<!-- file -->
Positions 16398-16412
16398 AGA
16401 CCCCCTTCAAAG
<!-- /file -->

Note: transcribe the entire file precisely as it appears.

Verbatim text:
Positions 16398-16412
16398 AGA
16401 CCCCCTTCAAAG